Empire Editorial: It's good to have options

Delta Air Lines’ announcement it would begin flights from Seattle to Juneau was a welcome early Christmas present for Juneau residents, even if folks will have to wait until May 29 for its first Seattle to Juneau flight.

Delta’s return to Juneau will provide more travel options for residents and visitors, despite the airline only offering one flight daily during warmer seasons. Having healthy competition between Delta and Alaska Airlines for our traveling dollars will likely lead to lower ticket prices for everyone, and may even encourage more travel to and from Juneau as a result of having cheaper airfares. In addition, having a Delta hub at the Juneau International Airport will provide more travel destinations without the need to purchase multiple tickets in order to reach locations currently not serviced by Alaska Airlines.

Delta and Alaska Airlines plan to continue their partnership moving forward, sharing a frequent flier mileage program and some flights. Alaska Airlines spokeswoman Bobbie Egan said Delta’s expansion to Juneau skies will not affect the companies’ partnership.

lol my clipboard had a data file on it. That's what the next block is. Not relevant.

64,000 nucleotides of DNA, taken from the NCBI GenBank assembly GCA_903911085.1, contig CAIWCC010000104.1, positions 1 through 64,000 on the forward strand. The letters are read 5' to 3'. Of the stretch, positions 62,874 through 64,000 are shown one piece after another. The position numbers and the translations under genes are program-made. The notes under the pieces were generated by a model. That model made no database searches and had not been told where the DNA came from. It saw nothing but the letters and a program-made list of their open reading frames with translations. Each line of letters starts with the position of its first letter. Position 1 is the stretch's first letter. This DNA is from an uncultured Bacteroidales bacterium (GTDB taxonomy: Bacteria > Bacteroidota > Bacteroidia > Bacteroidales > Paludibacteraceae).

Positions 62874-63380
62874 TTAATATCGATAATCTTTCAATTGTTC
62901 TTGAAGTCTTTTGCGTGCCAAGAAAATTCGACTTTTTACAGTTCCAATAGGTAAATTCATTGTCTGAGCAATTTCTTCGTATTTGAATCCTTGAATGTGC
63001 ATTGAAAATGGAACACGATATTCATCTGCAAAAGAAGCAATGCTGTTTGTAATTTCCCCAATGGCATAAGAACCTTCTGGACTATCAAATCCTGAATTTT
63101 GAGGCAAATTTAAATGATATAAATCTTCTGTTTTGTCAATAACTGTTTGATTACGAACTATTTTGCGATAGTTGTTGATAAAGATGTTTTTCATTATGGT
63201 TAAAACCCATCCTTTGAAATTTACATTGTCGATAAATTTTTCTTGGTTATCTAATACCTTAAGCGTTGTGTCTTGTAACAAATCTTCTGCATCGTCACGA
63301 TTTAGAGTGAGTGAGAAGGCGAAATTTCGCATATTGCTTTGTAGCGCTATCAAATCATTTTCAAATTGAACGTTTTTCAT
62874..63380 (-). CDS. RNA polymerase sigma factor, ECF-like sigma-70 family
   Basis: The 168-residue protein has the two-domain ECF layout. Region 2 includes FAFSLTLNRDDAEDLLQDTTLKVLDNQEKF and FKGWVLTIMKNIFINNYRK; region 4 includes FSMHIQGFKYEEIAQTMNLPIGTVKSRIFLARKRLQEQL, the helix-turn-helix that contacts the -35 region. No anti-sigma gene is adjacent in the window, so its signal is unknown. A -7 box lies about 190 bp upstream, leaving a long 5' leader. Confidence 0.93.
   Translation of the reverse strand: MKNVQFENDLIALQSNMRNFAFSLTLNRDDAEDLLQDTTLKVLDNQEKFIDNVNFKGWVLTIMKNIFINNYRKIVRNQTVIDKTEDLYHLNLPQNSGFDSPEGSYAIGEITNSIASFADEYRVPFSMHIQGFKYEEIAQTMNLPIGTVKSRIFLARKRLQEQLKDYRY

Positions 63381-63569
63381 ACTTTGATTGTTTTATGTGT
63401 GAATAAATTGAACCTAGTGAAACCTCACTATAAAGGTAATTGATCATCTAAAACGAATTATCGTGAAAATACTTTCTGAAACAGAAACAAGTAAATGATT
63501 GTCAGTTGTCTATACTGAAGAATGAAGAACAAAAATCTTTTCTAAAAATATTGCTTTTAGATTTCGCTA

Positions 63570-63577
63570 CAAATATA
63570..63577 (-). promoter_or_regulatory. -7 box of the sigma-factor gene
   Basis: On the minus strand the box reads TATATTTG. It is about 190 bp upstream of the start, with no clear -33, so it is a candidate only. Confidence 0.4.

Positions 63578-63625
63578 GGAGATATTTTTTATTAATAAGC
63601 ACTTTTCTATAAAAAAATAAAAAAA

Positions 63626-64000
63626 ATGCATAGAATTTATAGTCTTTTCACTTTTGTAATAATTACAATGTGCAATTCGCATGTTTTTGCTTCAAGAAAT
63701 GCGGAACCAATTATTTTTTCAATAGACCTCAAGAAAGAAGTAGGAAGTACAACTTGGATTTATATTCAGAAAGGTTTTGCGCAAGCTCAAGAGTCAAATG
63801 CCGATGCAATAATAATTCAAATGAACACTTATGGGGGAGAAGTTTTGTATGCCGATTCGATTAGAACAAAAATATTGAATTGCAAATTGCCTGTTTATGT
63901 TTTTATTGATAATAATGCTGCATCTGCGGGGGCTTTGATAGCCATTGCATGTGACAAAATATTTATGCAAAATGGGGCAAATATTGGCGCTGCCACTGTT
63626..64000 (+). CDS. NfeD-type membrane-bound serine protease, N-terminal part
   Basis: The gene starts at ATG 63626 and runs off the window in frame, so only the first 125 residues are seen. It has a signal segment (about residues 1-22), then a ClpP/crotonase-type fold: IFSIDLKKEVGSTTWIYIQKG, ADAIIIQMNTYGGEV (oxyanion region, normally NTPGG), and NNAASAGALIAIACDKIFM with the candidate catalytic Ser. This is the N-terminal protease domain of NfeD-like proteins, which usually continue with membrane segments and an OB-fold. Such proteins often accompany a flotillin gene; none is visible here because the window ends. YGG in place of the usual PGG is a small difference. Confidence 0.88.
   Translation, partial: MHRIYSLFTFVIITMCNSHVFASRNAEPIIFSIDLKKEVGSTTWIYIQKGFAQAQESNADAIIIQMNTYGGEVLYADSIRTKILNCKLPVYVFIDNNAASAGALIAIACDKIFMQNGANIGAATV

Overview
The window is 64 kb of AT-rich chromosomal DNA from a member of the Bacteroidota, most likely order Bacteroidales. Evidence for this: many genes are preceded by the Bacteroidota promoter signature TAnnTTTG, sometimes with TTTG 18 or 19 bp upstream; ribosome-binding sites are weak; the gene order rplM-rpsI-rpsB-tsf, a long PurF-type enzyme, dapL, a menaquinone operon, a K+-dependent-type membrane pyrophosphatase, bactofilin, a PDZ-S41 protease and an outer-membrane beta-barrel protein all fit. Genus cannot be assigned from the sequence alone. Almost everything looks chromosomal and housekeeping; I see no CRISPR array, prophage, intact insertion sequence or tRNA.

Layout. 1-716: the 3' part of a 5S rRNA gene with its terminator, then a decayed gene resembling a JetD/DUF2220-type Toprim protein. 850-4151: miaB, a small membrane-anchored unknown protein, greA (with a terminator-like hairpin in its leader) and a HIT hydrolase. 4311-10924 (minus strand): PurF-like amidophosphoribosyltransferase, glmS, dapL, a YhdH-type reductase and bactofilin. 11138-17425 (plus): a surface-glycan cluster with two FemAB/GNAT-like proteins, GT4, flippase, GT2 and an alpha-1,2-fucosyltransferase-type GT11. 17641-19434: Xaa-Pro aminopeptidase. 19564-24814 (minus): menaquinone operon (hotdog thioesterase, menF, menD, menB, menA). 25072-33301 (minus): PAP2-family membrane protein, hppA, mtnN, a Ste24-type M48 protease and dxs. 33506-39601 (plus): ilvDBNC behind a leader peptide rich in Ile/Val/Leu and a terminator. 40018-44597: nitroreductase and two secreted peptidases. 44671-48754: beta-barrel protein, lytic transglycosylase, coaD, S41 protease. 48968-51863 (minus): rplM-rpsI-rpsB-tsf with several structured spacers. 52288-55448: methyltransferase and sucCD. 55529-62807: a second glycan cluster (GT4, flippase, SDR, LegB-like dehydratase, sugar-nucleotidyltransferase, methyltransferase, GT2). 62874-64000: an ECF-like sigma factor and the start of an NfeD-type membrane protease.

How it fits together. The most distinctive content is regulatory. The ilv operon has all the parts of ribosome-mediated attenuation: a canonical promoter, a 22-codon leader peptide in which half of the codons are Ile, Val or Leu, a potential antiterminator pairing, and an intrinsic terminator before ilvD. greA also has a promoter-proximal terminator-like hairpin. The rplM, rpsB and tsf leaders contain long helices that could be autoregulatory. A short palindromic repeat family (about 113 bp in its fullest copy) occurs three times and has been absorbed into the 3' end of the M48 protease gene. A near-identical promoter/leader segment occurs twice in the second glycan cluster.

“When it makes sense, we compete; in other places, we have a partnership,” Egan said.

Delta announced that its Seattle-Juneau flights would be seasonal, however. So when it comes to flying, and landing, planes in inclement weather, Alaska Airlines may still have that niche locked down; their pilots are some of the best trained in the business. In fact, Juneau was used as a testing ground for the current navigation software used by many airlines today. Furthermore, pilots flying to and from Alaska can only do so if they have a special certification. What does this mean for consumers? Alaska flights are often able to take to the skies when other airlines find themselves canceling flights.

As much as our city wants and needs competition when it comes to airlines, we also need reliable, year-round service. Alaska Airlines has provided that since the 1930s and fortunately the company is planning on serving Southeast Alaska for another 80 years and beyond.

Even still, welcome Delta.

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